Book Awards · Book News

Booktrust’s 100 Best Books: 12-14 year olds.

In this final look at the Booktrust’s list of 100 books children should read before they turn 14 the books are aimed at 12 – 14 year olds, the cut off point imposed by Booktrust as “beyond that, children tend to progress to more adult literature”. I may come back to this idea in a later post, but for now will concentrate on the list.

This is the full list, with the books I’ve read made bold.

Watership Down by Richard Adams
NoughtsCrossesNoughts and Crosses by Malorie Blackman
Forever by Judy Blume
– The Boy in the Striped Pyjamas by John Boyne
– Junk by Melvin Burgess
Looking for JJ by Anne Cassidy
The Hunger Games by Suzanne Collins
The Graveyard Book by Neil Gaiman
MaggotMoonMaggot Moon by Sally Gardner
– The Owl Service by Alan Garner
– Coram Boy by Jamila Gavin
The Curious Incident of the Dog in the Night-time by Mark Haddon
Stormbreaker by Anthony Horowitz
– The Kite Rider by Geraldine McCaughrean
The Knife of Never Letting Go by Patrick Ness
– Life: An Exploded Diagram by Mal Peet
Northern Lights by Philip Pullman
The Ruby in the Smoke by Philip Pullman
WitchChild– Witch Child by Celia Rees
Mortal Engines by Philip Reeve
Angus, Thongs and Full-Frontal Snogging by Louise Rennison
How I Live Now by Meg Rosoff
– Revolver by Marcus Sedgwick
I Capture the Castle by Dodie Smith
The Fellowship of the Ring by J R R Tolkien

For this final list I have read 17 out of the 25, similarly to yesterday’s 9-11 years list there are 4 books that have been on my need to read list for some time. There are a couple of books I’ve never heard of, ones I must definitely investigate.

It’s interesting that in comparison to the three other sections of the list this is the one with more modern and recent releases than the other lists. There are only a small handful of books that were already relatively old when I was a child, compared with much bigger portions of previous lists. I read some of the books on this list when I was in the target demographic but have read far more of them since, some due to their publication dates and some because they just weren’t in my awareness.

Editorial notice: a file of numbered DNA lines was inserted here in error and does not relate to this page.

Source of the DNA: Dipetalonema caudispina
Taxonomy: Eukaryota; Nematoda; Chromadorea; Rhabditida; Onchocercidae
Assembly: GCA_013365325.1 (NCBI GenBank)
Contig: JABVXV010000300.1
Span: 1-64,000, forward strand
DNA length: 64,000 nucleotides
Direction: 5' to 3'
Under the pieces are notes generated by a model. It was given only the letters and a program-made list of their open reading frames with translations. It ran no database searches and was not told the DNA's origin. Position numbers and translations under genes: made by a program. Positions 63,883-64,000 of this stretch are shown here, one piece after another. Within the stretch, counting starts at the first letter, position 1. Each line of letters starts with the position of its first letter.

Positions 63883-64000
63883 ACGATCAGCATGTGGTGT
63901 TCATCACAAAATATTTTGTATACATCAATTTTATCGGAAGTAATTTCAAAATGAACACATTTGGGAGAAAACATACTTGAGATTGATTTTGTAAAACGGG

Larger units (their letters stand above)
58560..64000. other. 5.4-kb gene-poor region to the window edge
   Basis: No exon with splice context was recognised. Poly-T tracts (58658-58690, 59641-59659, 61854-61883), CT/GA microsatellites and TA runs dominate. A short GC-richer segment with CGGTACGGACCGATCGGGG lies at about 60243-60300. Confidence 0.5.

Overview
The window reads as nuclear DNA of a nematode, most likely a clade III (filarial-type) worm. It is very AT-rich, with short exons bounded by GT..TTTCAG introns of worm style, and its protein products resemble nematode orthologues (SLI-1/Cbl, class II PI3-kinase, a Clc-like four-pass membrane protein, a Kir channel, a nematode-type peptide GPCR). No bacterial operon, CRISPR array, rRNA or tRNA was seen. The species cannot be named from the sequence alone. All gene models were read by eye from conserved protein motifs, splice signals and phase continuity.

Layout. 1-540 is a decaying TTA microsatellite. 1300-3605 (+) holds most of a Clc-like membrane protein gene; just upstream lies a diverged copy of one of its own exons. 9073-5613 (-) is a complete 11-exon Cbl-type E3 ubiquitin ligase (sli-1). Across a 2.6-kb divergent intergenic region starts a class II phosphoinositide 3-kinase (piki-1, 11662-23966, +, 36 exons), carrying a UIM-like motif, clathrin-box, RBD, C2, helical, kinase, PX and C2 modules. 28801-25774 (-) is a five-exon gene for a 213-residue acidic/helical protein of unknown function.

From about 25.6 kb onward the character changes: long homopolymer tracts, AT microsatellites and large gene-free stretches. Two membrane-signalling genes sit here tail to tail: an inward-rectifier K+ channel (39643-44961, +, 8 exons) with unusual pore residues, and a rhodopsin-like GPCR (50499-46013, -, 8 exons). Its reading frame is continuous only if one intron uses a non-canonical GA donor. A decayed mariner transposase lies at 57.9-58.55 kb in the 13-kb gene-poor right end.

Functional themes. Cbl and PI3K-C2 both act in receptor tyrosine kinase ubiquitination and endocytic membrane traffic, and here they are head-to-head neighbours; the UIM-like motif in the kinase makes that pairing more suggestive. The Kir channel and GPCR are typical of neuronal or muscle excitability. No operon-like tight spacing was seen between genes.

Like all of the lists there are books I’m surprised to see, and books I’m surprised not to see. I think this is the list I am probably most curious to see the voting results for, once the public have chosen a favourite. I think it’s probably the hardest to predict out of all four lists.

Book Awards · Book News

Booktrust’s 100 Best Books: 9-11 year olds.

In this third post looking at Booktrust’s list of the 100 books children should read before they’re 14 the focus moves to books aimed at 9-11 year olds, a book demographic I particularly enjoy.

Here’s the list in full, books in bold are the ones I’ve read.

The Wolves of Willoughby Chase by Joan Aiken
SkelligSkellig by David Almond
Carrie’s War by Nina Bawden
– Artemis Fowl by Eoin Colfer
– Millions by Frank Cottrell Boyce
The Witches by Roald Dahl and Quentin Blake
Matilda by Roald Dahl and Quentin Blake
Flour Babies by Anne Fine
– Once by Morris Gleizman
The Adventures of Tintin by Hergé
– Journey to the River Sea by Eva Ibbotson
StigStig of the Dump by Clive King
The Lion, The Witch, and the Wardrobe by C S Lewis
Goodnight Mister Tom by Michelle Magorian
– Private Peaceful by Michael Morpurgo
A Monster Calls by Patrick Ness and Jim Kay
The Borrowers by Mary Norton
TruckersTruckers by Terry Pratchett
Swallows and Amazons by Arthur Ransome
Harry Potter and the Philosopher’s Stone by J K Rowling
Holes by Louis Sachar
– The Little Prince by Antoine de Saint-Exupery
Ballet Shoes by Noel Streatfield
The Hobbit by J R R Tolkien

With 18 out of 25 books read from this list, this is the list I’m most familiar with (just). Of the 7 books I haven’t read 4 have been high on my radar for quite some time – I just haven’t got to them yet. Of the books I have read there are some titles that were real favourites when I was young, 6 or 7 of them would appear on my most re-read books list. I’m very pleased to see some far more recent “classics” appear on the list, and thrilled that last year’s Carnegie and Kate Greenaway Medals winner A Monster Calls has a very justified inclusion.

Book Awards · Book News

Booktrust’s 100 Best Books: 6-8 year olds.

Today my attention is shifted to the 25 books aimed at 6-8 year olds that Booktrust have included on their list of 100 books children should read before they’re 14.

Again, here’s the list in full with the books I’ve read in bold type.

EnchantedWoodThe Enchanted Wood by Enid Blyton
Five on a Treasure Island by Enid Blyton
A Bear Called Paddington by Michael Bond and Peggy Fortnum
The Milly-Molly-Mandy Storybook by Joyce Lankester Brisley